Do not breast-feed during treatment with Sebivo. Tell your doctor if you are breast-feeding.

How to take Sebivo

Always take Sebivo exactly as your doctor has told you. You should check with your doctor or pharmacist if you are not sure.

How much Sebivo to take

The usual dose of Sebivo is one 600 mg tablet once a day. Take the tablet at about the same time each day.

The tablet can be taken with or without food. Swallow it whole with some water. Do not chew, split or crush it.

You may need to take Sebivo less frequently if you have kidney problems. Tell your doctor if you have, or have ever had, any kidney problems.

How long to take Sebivo

Do not change your dose or stop taking Sebivo without talking to your doctor. Take Sebivo every day and continue your treatment exactly as prescribed unless your doctor says otherwise. Your doctor will make regular checks to make sure that Sebivo is working. Your hepatitis B symptoms may get worse or become very serious if you stop taking Sebivo.

If you take more Sebivo than you should

If you have taken too much Sebivo, or if someone else accidentally takes your tablets, go to your doctor or hospital for advice straight away. Take the pack of tablets with you and show it to your doctor.

If you forget to take Sebivo

If you forget to take Sebivo, take it as soon as you remember and then take your next dose at its regular time.

However, if it is almost time for your next dose, skip the dose you missed and take the next one at the usual time.

Do not take a double dose to make up for a forgotten tablet. This may increase the chance of you getting unwanted side effects. Ask your doctor or pharmacist if you are not sure what to do.

If you stop taking Sebivo

Stopping treatment with Sebivo may result in a worsening of your hepatitis B infection. Do not stop Sebivo unless your doctor tells you to. While you are taking Sebivo, make sure you do not run out of Sebivo.

Your doctor will monitor your health and do regular blood tests to check your liver after you stop treatment with Sebivo since your hepatitis B infection may get worse or become very serious after stopping treatment. Tell your doctor immediately about any new or unusual symptoms that you notice after stopping treatment.

Possible side effects

Like all medicines, Sebivo can cause side effects, although not everybody gets them. The frequencies are defined as:

very common: attects more than 1 patient in 10
common: affects 1 to 10 patients in 100
uncommon: affects 1 to 10 patients in 1,000
rare: affects 1 to 10 patients in 10,000
very rare: affects less than 1 patient in 10,000
not known: frequency cannot be estimated from the available data.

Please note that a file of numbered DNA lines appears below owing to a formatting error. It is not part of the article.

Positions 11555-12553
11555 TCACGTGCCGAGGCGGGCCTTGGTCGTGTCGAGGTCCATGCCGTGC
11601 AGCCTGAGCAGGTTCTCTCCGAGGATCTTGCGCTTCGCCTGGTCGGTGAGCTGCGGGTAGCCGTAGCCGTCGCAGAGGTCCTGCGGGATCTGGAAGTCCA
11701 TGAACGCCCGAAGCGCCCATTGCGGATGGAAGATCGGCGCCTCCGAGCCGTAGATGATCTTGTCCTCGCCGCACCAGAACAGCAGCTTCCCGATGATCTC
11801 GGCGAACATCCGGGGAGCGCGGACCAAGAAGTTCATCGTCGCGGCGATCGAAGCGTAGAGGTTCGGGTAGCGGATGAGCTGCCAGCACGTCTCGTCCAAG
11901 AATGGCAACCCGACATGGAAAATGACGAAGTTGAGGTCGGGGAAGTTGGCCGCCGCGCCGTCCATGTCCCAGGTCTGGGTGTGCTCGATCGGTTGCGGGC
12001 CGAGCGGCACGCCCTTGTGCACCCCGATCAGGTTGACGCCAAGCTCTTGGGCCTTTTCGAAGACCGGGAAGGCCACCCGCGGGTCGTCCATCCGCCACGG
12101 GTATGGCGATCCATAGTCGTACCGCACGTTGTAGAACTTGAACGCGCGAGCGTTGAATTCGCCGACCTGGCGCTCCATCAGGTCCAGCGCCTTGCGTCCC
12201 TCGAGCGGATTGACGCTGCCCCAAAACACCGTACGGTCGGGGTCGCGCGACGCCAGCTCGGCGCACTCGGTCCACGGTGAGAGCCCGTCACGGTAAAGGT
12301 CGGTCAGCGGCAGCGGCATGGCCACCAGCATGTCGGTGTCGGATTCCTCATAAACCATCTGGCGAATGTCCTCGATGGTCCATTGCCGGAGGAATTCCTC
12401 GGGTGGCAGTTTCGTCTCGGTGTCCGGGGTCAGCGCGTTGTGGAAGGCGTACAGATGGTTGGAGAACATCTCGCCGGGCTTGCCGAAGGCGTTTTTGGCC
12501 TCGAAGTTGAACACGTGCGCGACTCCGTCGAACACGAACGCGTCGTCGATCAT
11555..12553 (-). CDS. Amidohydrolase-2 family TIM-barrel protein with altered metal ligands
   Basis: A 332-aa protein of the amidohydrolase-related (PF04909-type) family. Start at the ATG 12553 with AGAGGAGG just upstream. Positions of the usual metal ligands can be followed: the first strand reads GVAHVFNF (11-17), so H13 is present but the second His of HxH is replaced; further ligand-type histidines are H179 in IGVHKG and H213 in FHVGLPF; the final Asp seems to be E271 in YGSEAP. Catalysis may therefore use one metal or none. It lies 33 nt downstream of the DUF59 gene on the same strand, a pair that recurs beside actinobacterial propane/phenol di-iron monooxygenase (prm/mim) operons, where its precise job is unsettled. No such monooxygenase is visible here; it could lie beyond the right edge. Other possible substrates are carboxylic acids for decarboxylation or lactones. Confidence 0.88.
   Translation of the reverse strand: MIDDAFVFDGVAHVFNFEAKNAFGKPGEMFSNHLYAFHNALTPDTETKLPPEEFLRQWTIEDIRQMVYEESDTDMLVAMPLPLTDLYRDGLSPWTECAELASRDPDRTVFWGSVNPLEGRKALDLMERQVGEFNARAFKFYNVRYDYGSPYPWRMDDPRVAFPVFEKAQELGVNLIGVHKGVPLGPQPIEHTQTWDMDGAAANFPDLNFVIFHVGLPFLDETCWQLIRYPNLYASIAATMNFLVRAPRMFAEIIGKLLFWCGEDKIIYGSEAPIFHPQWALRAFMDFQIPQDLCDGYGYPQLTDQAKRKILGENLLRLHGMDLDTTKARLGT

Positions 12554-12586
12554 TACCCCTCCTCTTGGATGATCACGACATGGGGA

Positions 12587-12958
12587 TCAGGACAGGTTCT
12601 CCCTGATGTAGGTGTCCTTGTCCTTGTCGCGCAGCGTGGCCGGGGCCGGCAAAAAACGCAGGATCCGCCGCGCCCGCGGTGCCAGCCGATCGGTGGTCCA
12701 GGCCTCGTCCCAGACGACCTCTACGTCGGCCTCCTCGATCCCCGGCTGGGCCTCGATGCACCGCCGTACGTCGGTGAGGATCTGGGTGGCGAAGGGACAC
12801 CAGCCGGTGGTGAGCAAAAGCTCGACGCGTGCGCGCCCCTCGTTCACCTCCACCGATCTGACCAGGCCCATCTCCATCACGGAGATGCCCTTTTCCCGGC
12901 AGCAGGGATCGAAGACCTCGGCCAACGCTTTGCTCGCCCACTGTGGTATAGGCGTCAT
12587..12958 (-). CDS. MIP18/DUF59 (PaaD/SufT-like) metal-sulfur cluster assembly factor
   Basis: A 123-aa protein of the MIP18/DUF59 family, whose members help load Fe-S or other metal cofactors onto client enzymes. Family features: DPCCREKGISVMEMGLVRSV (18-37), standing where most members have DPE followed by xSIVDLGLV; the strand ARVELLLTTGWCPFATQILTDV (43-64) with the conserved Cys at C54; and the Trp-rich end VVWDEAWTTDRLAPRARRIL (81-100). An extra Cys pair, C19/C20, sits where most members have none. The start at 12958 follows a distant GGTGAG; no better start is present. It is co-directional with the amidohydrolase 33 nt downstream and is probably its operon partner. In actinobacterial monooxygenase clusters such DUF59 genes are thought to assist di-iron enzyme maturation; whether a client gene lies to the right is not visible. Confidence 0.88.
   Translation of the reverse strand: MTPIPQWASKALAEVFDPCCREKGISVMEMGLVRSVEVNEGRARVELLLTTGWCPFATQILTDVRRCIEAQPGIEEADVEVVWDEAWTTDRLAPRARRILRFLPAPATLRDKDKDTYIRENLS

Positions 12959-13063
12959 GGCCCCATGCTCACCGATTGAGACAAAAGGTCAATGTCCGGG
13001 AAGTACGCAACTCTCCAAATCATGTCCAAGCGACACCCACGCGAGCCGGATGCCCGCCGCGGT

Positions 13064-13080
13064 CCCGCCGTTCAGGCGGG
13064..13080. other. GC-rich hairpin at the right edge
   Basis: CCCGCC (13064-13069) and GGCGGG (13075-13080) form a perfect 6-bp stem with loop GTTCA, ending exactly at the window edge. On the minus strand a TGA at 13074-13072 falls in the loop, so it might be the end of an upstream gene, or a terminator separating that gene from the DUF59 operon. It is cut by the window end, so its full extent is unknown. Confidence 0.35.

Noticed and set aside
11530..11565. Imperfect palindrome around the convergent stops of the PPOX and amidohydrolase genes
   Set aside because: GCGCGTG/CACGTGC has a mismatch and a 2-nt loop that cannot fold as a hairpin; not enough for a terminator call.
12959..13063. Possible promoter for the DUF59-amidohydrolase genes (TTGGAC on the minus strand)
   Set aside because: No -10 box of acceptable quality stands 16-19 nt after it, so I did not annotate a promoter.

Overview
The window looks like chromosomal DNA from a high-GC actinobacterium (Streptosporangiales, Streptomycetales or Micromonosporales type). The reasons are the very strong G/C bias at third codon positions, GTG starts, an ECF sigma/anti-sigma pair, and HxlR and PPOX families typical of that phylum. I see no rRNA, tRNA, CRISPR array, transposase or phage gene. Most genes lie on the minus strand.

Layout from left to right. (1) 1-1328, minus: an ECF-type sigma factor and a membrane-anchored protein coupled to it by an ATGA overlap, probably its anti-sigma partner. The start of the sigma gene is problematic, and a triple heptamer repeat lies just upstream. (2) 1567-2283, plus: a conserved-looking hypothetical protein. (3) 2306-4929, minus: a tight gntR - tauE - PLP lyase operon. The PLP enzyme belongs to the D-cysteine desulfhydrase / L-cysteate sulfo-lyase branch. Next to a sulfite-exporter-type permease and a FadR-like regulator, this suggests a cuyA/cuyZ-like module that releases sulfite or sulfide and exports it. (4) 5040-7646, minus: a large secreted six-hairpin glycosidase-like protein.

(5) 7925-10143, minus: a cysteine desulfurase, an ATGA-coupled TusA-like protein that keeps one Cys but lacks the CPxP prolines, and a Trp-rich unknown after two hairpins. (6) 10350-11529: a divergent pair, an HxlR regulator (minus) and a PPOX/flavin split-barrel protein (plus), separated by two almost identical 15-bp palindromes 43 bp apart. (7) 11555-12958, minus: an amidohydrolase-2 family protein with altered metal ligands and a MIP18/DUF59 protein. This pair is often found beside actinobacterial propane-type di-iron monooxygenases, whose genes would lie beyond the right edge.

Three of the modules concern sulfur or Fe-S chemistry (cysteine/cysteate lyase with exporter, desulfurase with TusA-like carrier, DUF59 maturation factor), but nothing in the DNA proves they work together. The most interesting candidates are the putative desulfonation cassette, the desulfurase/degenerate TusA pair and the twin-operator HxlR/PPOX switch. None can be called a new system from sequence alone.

Some uncommon side effects could be serious:

  • Persistent muscle weakness or muscle pain
  • Numbness, tingling, pain and/or burning sensation in the arms and/or legs If you experience any of these, call your doctor immediately.
  • Sebivo may also cause other side effects:
  • Common side effects
  • Dizziness, headache
  • Cough
  • Diarrhoea, feeling sick (nausea), stomach (abdominal) pain
  • Skin rash
  • Tiredness (fatigue)
  • Blood test results show higher levels of liver enzymes, amylase, lipase or creatine kinase

Uncommon side effects

  • Joint pain
  • Persistent muscle weakness or muscle pain (myopathy/myositis), muscle cramp Back, neck and flank pain
  • Numbness, tingling, pain and/or burning sensation in the arms and/or legs or around the mouth Sciatica (pain in lower back or hip and may radiate into the leg) Taste disturbance Feeling unwell (malaise)
  • Frequency not known
  • Excess of lactic acid in the blood (lactic acidosis) and muscle breakdown (rhabdomyolysis) have been reported.

If any of the side effects gets serious, or if you notice any side effects not listed in this leaflet, please tell your doctor or pharmacist.

How to store Sebivo

Keep out of the reach and sight of children.

Do not use Sebivo after the expiry date which is stated on the carton after EXP. The expiry date refers to the last day of that month.

Do not use if the pack is damaged or shows signs of tampering.

Medicines should not be disposed of via wastewater or household waste. Ask your pharmacist how to dispose of medicines no longer required. These measures will help to protect the environment.

Further information

What Sebivo contains

The active substance is telbivudine. Each tablet contains 600 mg telbivudine.

The other ingredients are: cellulose, microcrystalline; povidone; sodium starch glycolate; silica, colloidal anhydrous; magnesium stearate; hypromellose; titanium dioxide (E171); talc; macrogol.

What Sebivo looks like and contents of the pack

Sebivo film-coated tablets are white to slightly yellowish, oval, film-coated tablets with “LDT” imprinted on one side.

Sebivo film-coated tablets are supplied in packs of 28 or 98 tablets. Not all pack sizes may be marketed in your country.